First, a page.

[rabbitmq-discuss] hanging on message sending with py-amqplib

Matthew Sackman matthew at rabbitmq.com
Fri Oct 1 18:19:36 BST 2010


On Thu, Sep 30, 2010 at 04:52:46PM -0500, tsuraan wrote:
> The way I'm repopulating the queues is by binding each queue to the
> amq.direct exchange with the queue name as the routing key, and then
> sending messages to that exchange with the desired queue's name as the
> key.  The messages are being created as persistent messages, and the
> sends are done in a transactional channel with a commit every hundred
> messages.

Ok, so you should be seeing a fair amount of disk activity.

>  While this is happening, the consumers are consuming from
> the queues.  If I stop the consumers, then the hangs also stop.

Are the consumers part of the same clients that are doing the sending or
are they different clients?

>  I
> also don't ever seem to get hangs when doing normal message sending
> through the exchanges that I normally use; at least I haven't seen any
> evidence or heard any bug reports that would indicate that's
> happening.  There is nothing in my sasl log, and the only unusual
> thing in my other log is that I'm sometimes hitting the high water
> mark, but I haven't seen that happen while I've been attempting to
> send messages.

At what rate are the consumers consuming messages? Rabbit is optimised
to get rid of messages quickly, thus if a queue is quite long, it can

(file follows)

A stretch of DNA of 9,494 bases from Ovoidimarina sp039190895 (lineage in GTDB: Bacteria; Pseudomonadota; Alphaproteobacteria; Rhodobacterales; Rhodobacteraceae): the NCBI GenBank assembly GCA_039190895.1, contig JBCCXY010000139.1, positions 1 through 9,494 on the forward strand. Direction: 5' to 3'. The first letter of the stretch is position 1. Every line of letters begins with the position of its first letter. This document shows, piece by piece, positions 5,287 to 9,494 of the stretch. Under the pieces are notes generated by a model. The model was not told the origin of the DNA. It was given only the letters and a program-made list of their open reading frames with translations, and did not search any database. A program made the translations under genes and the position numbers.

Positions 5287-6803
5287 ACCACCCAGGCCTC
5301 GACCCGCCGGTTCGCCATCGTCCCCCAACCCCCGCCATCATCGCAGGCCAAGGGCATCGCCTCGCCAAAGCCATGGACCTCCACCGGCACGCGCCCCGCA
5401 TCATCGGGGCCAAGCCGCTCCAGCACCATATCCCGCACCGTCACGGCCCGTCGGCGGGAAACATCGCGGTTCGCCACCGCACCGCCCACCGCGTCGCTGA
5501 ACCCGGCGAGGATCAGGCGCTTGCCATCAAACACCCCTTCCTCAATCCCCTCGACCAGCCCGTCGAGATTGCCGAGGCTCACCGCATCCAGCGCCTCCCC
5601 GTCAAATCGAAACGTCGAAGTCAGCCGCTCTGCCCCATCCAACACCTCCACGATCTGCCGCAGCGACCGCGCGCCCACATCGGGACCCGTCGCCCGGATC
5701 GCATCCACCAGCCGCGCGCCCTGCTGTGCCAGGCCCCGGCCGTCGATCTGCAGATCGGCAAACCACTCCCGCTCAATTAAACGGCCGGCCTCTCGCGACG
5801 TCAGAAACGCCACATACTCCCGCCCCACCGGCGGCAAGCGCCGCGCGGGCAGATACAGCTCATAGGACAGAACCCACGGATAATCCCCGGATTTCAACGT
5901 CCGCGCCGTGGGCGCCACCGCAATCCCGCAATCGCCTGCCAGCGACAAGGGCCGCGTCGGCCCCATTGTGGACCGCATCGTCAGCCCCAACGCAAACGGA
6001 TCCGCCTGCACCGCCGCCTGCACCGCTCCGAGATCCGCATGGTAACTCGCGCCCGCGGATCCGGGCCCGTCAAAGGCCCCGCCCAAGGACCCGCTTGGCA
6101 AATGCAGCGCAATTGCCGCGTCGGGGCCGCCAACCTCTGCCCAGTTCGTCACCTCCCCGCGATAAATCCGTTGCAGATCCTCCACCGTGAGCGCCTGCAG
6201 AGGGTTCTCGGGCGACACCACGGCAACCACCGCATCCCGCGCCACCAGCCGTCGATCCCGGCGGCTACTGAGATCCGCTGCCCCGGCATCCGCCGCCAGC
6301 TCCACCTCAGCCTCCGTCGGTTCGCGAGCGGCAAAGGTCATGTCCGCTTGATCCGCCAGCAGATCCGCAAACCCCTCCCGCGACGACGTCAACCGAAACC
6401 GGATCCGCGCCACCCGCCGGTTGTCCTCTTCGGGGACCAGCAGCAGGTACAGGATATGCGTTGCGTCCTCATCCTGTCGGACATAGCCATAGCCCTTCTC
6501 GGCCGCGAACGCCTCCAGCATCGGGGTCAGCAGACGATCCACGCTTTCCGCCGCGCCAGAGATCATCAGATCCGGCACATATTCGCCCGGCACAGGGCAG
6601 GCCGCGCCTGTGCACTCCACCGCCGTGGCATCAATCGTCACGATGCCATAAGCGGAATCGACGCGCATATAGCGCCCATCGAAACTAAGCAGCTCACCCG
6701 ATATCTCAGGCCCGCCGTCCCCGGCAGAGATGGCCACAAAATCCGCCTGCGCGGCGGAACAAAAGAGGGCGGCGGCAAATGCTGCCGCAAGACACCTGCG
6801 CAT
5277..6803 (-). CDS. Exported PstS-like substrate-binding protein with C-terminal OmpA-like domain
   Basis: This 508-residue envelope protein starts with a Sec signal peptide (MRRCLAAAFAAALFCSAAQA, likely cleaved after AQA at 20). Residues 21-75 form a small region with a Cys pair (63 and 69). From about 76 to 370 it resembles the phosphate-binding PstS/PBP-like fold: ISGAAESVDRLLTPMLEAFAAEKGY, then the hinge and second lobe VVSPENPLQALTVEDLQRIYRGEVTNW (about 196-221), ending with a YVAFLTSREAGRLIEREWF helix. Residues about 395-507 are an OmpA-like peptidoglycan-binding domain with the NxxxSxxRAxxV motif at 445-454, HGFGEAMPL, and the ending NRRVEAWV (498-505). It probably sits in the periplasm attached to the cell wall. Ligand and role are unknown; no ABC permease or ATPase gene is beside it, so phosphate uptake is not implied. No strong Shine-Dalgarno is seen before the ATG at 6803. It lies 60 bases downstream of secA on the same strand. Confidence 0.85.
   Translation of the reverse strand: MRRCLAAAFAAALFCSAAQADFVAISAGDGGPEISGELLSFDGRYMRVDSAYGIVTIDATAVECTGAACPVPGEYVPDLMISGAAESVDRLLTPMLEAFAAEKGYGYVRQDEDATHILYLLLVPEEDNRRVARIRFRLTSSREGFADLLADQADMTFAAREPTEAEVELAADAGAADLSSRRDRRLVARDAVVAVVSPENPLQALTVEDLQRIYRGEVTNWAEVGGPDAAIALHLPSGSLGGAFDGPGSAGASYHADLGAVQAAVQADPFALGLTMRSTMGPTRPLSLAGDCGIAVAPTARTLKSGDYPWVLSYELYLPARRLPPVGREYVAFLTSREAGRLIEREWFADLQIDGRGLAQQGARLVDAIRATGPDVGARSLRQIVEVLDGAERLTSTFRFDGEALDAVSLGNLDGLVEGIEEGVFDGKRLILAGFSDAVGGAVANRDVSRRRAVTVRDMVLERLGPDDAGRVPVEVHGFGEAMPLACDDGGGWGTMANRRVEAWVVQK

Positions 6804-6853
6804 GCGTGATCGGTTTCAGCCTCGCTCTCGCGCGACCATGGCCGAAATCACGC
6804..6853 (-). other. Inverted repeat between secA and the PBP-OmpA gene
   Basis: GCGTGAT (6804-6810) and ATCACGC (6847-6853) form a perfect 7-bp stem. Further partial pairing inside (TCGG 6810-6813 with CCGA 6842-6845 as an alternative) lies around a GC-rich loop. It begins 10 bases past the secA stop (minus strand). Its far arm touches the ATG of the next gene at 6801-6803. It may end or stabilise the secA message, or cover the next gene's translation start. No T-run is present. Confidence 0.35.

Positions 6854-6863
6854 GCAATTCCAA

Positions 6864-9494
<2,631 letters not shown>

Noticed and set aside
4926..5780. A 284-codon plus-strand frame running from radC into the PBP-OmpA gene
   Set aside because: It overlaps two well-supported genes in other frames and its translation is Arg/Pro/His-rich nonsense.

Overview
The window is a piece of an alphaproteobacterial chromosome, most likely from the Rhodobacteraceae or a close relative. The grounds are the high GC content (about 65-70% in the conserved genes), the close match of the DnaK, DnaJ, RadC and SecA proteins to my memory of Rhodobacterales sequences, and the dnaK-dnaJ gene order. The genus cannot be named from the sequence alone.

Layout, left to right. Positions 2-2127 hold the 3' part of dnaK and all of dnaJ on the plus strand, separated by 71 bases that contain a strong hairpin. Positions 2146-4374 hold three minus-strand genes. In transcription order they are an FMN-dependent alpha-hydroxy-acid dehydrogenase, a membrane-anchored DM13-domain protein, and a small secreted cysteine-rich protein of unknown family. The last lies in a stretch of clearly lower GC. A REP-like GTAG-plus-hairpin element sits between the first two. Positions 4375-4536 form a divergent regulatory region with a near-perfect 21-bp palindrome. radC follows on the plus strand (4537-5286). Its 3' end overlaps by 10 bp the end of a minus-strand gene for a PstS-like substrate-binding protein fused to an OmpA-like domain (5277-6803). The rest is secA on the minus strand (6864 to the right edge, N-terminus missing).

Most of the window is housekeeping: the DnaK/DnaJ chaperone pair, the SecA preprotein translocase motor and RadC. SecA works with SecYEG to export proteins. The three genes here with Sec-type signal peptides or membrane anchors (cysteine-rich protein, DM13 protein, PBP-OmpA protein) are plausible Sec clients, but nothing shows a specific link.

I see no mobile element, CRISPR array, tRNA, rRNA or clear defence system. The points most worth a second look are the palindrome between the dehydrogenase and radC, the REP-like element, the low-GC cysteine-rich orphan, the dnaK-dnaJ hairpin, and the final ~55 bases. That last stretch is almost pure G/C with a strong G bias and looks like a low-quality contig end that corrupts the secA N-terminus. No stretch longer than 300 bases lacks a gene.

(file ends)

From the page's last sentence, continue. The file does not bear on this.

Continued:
drive consumers as fast as possible, but will ignore publishes until the
queue has become empty... however, that should really only express
itself internally within Rabbit - the client shouldn't actually see any
impact on publishing, unless it was also doing something synchronous
from time to time like tx.commit. Are you finding it blocks when it hits

I don't think there's anything wrong with what you're doing. But this
might be a client library issue.

Seeing as you're using a client to shovel messages from one broker to
another, I would suggest experimenting with using the shovel - I'd
configure it in the new broker (where it's easiest to install) and just
have it drag all messages over from the old broker. If that works, then
it does point to something going wrong in the python client library.

Socket flushing will block if the broker has hit its high memory
watermarks. This is because we now use TCP backpressure to block any
clients which are sending us messages. If you have the sender and the
consumer on the same connection, this will certainly affect you, and it
is possible that memory use will be worse (more fragmented) if you have
a consumer and publisher at the same time rather than just a publisher,
so you might just be hitting the limits more often. It could be that the
socket flush doesn't correctly return even when the socket becomes

Best wishes,


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